MACD is an acronym for Moving Average Convergence Divergence. The MACD uses 2 exponential moving averages and while you would only see two lines on your computer screen three lines are actually used in its computation.
The faster line is called the MACD line and it is the difference between two exponentially smoothed moving averages of closing prices (usually the last 12 and 26 days or weeks). The slower line is called the signal line and is usually a nine period exponentially smoothed average of the MACD line.
With a MACD chart, you will usually see three numbers that are used for its settings. The first is the number of periods that is used to calculate the faster moving average.The second is the number of periods that are used in the slower moving average.And the third is the number of bars that is used to calculate the moving average of the difference between the faster and slower moving averages.
For example, if you were to see 12,26,9 as the MACD parameters (which is usually the default setting for most charting packages), this is how you would interpret it: The 12 represents the previous 12 bars of the faster moving average. The 26 represents the previous 26 bars of the slower moving average and the 9 represents the previous 9 bars of the difference between the two moving averages.
MACD Bullish Signals
The MACD generates bullish signals from Positive Divergences, Bullish Moving Average Crossovers and Bullish Centerline Crossovers.
Positive Divergences occur when the MACD begins to advance and the security is still in a downtrend and makes a lower reaction low. The MACD can either form as a series of higher Lows or a second Low that is higher than the previous Low. Positive Divergences are probably the least common of the three signals, but are usually the most reliable, and lead to the biggest moves.
Bullish Moving Average Crossovers
A Bullish Moving Average Crossover occurs when MACD moves above its 9-day EMA, or trigger line. Bullish Moving Average Crossovers are probably the most common signals and as such are the least reliable. If not used in conjunction with other technical analysis tools, these crossovers can lead to whipsaws and many false signals. Bullish Moving Average Crossovers are used occasionally to confirm a positive divergence. A positive divergence can be considered valid when a Bullish Moving Average Crossover occurs after the MACD Line makes its second higher Low.
Sometimes it is prudent to apply a price filter to the Bullish Moving Average Crossover to ensure that it will hold. An example of a price filter would be to buy if MACD breaks above the 9-day EMA and remains above for three days. The buy signal would then commence at the end of the third day.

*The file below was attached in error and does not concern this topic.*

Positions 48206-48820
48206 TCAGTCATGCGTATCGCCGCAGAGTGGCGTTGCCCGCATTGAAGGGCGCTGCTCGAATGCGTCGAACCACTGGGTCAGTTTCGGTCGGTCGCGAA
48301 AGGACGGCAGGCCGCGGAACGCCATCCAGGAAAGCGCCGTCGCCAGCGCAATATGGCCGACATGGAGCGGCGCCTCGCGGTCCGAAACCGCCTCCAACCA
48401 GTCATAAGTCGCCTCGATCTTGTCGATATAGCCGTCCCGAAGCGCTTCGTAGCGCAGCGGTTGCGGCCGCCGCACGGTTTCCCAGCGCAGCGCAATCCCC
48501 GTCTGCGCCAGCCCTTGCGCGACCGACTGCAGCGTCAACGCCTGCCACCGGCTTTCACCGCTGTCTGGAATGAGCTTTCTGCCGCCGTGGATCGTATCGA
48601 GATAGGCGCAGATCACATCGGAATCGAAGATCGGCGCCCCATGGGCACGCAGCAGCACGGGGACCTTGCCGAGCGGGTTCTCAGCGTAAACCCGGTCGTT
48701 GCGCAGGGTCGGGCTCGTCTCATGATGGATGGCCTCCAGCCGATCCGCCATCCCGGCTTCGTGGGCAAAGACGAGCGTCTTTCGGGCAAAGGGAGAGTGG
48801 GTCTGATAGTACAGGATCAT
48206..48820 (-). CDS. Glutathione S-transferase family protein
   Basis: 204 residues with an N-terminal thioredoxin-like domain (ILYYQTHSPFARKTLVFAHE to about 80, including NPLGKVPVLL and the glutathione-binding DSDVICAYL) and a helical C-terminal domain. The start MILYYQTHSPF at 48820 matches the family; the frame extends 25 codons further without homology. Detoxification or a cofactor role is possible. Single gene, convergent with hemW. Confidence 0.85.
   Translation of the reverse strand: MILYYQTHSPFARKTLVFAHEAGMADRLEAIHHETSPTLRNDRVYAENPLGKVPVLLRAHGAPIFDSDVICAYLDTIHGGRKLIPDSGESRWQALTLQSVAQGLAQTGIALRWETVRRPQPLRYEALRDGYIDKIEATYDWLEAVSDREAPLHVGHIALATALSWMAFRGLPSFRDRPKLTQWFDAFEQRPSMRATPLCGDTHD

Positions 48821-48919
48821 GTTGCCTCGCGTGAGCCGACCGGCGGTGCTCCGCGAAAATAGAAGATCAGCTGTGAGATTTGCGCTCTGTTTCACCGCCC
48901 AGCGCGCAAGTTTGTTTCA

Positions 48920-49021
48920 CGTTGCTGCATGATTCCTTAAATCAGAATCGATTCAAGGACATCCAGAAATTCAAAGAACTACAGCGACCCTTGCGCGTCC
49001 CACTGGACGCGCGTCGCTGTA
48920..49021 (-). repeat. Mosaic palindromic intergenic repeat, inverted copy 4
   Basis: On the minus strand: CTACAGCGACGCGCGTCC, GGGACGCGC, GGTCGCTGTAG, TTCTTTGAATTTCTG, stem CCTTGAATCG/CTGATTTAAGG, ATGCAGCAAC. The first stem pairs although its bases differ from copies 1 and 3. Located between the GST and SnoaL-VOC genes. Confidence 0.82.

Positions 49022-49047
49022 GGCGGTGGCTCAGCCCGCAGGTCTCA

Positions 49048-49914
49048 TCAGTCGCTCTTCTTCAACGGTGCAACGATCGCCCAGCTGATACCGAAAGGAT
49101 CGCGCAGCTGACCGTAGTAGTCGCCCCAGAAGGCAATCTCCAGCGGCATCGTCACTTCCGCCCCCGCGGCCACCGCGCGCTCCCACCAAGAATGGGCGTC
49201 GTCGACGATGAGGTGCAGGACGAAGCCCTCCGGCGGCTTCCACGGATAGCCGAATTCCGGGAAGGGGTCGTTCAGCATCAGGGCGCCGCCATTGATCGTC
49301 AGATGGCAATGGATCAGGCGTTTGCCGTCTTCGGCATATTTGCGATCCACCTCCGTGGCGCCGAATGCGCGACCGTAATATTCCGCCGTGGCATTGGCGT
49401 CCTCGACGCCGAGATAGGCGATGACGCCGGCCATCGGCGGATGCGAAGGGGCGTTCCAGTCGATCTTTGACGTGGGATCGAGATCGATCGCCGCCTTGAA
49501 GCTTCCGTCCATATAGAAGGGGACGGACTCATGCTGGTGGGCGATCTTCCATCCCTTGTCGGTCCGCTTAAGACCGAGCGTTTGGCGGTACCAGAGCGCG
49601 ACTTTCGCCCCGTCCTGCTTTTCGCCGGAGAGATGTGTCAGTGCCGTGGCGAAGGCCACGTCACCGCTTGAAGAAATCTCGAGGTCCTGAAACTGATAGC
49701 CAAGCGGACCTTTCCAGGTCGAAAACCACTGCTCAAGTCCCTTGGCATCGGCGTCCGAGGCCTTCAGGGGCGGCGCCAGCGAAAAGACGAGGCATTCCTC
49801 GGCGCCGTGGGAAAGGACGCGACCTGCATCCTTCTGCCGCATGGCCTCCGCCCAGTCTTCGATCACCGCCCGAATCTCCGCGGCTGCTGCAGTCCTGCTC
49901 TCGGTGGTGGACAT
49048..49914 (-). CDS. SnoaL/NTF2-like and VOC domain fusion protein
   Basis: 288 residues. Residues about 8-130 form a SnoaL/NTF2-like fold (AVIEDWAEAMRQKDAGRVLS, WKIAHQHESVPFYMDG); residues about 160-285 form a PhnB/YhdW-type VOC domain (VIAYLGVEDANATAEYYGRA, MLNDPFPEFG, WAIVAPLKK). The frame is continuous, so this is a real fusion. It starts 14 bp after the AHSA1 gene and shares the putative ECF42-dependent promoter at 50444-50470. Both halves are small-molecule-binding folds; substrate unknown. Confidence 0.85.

Bullish Centerline Crossover
A Bullish Centerline Crossover occurs when the MACD moves above the zero line and into positive territory. This is a clear indication that momentum has changed from negative to positive, or from bearish to bullish. After a Positive Divergence and Bullish Centerline Crossover, the Bullish Centerline Crossover can act as a confirmation signal. Of the three signals, moving average crossover are probably the second most common signals.
MACD Bearish Signals
The MACD generates bearish signals from Negative Divergences, Bearish Moving Average Crossovers and Bearish Centerline Crossovers.
Negative Divergences occur when the security advances or moves sideways, and the MACD declines. The Negative Divergence in the MACD can take the form of either a lower High or a straight decline. Negative Divergences are probably the least common of the three signals, but are usually the most reliable, and can warn of an impending peak.
Bearish Moving Average Crossover
A Bearish Moving Average Crossover occurs when MACD declines below its 9-day EMA. Not only are these signals the most common, but they also produce the most false signals. As such, moving average crossovers should be confirmed with other signals to avoid whipsaws and false readings.
Bearish Centerline Crossover
A Bearish Centerline Crossover occurs when the MACD moves below zero and into negative territory. This is a clear indication that momentum has changed from positive to negative, or from bullish to bearish. The centerline crossover can act as an independent signal, or confirm a prior signal such as a moving average crossover or negative divergence. Once MACD crosses into negative territory, momentum, at least for the short term, has turned bearish.